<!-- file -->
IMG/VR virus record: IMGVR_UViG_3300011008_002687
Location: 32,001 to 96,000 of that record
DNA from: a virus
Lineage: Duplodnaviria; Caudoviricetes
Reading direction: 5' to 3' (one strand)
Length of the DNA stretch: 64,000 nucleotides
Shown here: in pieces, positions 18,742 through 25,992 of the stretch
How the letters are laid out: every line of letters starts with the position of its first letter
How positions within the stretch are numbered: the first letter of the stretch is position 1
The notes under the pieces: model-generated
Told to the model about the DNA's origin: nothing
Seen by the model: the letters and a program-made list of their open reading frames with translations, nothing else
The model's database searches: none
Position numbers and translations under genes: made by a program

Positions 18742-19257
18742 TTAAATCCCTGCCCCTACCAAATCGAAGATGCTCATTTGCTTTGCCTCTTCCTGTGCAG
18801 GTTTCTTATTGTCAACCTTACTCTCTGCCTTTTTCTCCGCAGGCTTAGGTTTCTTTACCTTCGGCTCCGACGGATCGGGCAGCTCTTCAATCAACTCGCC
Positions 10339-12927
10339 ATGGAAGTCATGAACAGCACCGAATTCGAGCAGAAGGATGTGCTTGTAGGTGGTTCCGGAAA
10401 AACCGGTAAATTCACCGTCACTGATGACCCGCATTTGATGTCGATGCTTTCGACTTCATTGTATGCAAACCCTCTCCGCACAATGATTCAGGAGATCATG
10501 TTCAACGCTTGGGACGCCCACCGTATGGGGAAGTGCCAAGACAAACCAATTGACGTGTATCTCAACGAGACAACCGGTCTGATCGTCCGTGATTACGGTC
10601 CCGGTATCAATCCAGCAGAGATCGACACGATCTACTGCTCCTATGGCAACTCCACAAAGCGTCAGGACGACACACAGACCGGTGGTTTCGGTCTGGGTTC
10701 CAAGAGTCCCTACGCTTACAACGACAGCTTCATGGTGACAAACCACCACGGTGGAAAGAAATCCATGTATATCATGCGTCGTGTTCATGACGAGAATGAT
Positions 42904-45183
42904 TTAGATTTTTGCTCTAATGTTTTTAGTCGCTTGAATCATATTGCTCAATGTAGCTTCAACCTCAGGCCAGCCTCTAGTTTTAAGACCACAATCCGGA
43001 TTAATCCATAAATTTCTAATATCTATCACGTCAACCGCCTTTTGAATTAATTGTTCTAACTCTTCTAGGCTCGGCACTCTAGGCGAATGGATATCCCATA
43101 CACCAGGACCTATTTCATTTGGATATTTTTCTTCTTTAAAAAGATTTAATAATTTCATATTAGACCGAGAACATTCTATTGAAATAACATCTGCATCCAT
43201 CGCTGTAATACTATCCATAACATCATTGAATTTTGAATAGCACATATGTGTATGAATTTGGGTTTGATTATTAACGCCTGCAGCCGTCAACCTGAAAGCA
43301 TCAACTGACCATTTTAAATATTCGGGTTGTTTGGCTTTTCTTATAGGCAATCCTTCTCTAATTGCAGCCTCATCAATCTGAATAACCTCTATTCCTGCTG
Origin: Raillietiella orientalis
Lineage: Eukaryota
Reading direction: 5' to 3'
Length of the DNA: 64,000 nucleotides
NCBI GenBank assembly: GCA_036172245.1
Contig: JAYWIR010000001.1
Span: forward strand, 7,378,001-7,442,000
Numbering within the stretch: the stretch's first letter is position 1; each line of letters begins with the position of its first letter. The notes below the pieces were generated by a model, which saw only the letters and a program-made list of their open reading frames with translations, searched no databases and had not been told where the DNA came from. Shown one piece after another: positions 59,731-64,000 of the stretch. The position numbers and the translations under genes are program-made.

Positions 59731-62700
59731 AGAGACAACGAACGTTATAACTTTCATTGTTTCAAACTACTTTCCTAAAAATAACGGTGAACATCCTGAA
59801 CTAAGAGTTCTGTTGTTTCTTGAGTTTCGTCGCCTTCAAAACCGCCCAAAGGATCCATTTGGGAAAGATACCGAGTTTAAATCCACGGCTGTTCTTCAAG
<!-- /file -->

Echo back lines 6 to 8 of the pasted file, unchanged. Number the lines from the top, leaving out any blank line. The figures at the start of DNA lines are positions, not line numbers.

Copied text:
Length of the DNA stretch: 64,000 nucleotides
Shown here: in pieces, positions 18,742 through 25,992 of the stretch
How the letters are laid out: every line of letters starts with the position of its first letter